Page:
Wednesday, September 16, 2015

Reading on a Theme: Cinderella

The lovely Ash & Brambles by Sarah Prineas is out this week. We are celebrating with a collection of Cinderella tales. We love seeing how much can be done with this classic tale!

Cinderella Continuation:
New York City 1944. As Kate tries to live her dream of becoming of window dresser and worries about her deployed loved ones, her great-aunt and uncle arrive from Poland. They claim Kate's destiny is in their trunk in the form of dresses. The whole concept behind Cinderella's Dress is enchanting. The idea that Cinderella was real and that her dresses were magical is so charming. The characters are well-developed--I particularly enjoyed Aunt Elsie. The setting, however, didn't really come together for me. I had a hard time remembering it was set during World War II. It felt too contemporary. I did enjoy the story, the romance, and particularly the letters in Shonna Slayton's debut.

Science Fiction Cinderella:
Who knew that what I was missing in my life was a cyborgian retelling of Cinderella? Just everyone who read Cinder before I did. Cinder lives in a post World War IV world threatened by both a terrible pandemic and a Lunar Queen set on invading Earth. Cinder is an orphan and a cyborg and a bit of an outcast, but she is also a famous mechanic which brings her to the attention of Prince Kai (he doesn't know about the cyborg part). I love all of Marissa Meyer's Lunar Chronicles. Each book adds to the story with a new central character from a different fairy tale. The series is impressive in its scope, and Meyer doesn't shy away from tough topics--death, disease, politics, oppression, impending war. 

Reluctant Cinderella:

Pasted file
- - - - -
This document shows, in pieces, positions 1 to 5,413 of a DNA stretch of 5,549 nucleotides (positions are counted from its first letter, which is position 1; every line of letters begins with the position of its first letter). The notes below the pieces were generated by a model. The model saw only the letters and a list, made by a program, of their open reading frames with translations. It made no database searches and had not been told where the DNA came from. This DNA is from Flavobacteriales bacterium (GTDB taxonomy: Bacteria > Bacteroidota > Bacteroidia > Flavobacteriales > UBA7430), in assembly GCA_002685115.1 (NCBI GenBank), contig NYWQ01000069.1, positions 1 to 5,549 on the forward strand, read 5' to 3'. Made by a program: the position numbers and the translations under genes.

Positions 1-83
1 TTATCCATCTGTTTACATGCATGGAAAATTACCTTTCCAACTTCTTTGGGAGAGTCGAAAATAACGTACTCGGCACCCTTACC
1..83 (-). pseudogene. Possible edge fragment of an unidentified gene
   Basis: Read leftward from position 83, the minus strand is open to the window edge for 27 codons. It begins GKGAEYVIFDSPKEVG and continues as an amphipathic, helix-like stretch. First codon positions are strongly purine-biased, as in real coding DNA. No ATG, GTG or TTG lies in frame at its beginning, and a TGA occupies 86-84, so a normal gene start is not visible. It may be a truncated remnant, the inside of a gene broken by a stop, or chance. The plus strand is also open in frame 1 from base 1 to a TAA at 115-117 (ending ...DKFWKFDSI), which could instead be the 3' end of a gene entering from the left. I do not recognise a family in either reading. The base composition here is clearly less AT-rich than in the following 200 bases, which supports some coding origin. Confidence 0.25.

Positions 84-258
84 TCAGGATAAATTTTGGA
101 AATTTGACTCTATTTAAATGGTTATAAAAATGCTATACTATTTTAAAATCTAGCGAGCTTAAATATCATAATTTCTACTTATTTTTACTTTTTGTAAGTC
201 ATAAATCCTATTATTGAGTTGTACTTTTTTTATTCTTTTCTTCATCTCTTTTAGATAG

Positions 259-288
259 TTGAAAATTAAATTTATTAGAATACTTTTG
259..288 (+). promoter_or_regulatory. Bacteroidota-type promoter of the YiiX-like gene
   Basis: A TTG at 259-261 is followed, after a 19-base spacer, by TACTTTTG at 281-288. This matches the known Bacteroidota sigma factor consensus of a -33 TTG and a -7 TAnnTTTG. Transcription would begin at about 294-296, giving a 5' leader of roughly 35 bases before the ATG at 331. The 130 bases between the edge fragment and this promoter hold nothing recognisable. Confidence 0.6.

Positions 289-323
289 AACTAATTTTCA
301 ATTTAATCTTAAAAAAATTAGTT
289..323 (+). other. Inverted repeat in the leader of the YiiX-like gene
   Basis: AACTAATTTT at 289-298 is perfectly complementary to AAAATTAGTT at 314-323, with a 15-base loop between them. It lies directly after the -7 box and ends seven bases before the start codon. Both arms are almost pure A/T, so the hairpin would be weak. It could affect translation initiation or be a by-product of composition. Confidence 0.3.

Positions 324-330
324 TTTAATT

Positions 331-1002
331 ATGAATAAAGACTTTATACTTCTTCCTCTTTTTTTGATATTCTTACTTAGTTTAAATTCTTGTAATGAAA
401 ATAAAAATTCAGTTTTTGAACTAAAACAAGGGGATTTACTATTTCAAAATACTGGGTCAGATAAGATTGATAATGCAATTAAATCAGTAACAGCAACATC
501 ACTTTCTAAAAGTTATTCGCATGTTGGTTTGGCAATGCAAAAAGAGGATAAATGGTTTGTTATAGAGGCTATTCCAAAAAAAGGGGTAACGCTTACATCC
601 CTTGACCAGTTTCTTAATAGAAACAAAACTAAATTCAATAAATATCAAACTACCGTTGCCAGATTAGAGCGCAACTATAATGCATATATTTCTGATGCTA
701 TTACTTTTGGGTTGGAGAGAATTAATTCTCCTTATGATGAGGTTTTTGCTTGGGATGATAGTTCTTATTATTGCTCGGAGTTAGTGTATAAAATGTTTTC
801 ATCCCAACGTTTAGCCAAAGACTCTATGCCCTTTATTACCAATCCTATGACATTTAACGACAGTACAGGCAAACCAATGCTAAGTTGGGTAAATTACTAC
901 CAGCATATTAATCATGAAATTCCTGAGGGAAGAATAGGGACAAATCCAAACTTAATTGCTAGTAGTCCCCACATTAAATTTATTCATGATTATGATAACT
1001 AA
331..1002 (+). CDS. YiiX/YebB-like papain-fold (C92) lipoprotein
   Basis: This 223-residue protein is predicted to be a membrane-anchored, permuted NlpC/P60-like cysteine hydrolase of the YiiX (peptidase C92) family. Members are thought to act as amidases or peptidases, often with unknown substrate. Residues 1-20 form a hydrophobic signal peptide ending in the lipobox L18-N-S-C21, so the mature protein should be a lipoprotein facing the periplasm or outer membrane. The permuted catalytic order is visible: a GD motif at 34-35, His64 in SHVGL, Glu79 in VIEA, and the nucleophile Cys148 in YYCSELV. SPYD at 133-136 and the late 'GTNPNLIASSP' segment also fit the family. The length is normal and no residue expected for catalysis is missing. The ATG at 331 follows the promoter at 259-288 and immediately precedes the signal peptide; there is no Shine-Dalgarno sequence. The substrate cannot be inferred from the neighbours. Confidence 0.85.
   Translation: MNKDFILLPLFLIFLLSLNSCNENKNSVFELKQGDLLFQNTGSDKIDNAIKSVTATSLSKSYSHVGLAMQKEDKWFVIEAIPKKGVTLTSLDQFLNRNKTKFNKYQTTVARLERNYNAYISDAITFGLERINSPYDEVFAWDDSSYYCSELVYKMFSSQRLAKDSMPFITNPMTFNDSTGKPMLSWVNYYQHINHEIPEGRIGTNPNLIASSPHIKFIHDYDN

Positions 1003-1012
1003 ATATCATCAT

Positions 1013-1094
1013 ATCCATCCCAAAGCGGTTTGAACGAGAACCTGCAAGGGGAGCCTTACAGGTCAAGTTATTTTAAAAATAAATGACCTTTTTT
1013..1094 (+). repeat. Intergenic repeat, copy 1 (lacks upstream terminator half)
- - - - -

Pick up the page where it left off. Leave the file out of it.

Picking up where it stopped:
I don't actually want to tell you anything about this story. I went in blind and  loved discovering the setting and conflicts along with the main character. I will tell you this: In this Cinderella story, the godmother is the antagonist. Sarah Prineas hooked me immediately. From the teaser before the first chapter even, I was hooked. Then the magic, characters, and twists kept me hooked. Unfortunately, the ending let me down a little bit. It's well written written, I just would have liked things to have resolved a little differently (totally a personal preference thing). Ash & Bramble is a brilliant re-imagining of the Cinderella story. Ash & Brambles is out September 15th, 2015. Review copy from Edelweiss.

Steampunk Cinderella:
Nicolette lives an unhappy life with her stepmother and stepsisters. On her sixteenth birthday she receives a key that opens her mother's hidden workshop. Now, with newfound purpose, Nicolette begins to build a future for herself. Mechanica, like Cinder, is about a Cinderella mechanic, but that is as far as the similarities go. Betsy Cornwell's book takes place in a fantastic steampunk setting where magic has been outlawed and the fey have been exiled. Mechanica is a very feminist retelling of Cinderella, for in some ways, Mechanica is both Cinderella and fairy godmother and is determined to save herself. I also appreciated how Betsy Cornwell tackled themes of social injustice. Mechanica is out August 25, 2015. Review copy from NetGalley.

Classic Cinderella:
Princess Poppy is sent on a royal exchange to repair relations with a neighboring kingdom. Everything appears to be on track, when a serving girl named Eleanor is tricked into competing for the prince. Princess Poppy discovers there is dark magic at work and does everything she can to stop it. Jessica Day George's sequel to Princess of the Midnight Ball surprised me. I expected Poppy to be Cinderella and was pleased to find she was not. Princess of Glass is the most classic retelling in this post and it's delightful. It still has twists and turns and has been shaped to fit the George's trilogy beautifully.

Cinderella's Dress, Ash & Brambles, and Princess of Glass reviewed by Paige.
Cinder and Mechanica reviewed by JoLee.

P.S. More fairy tales:
Red Riding Hood
Fairy Tale Retold
Original Fairy Tales
Ten Fairy Tale Retelling by Ten Authors

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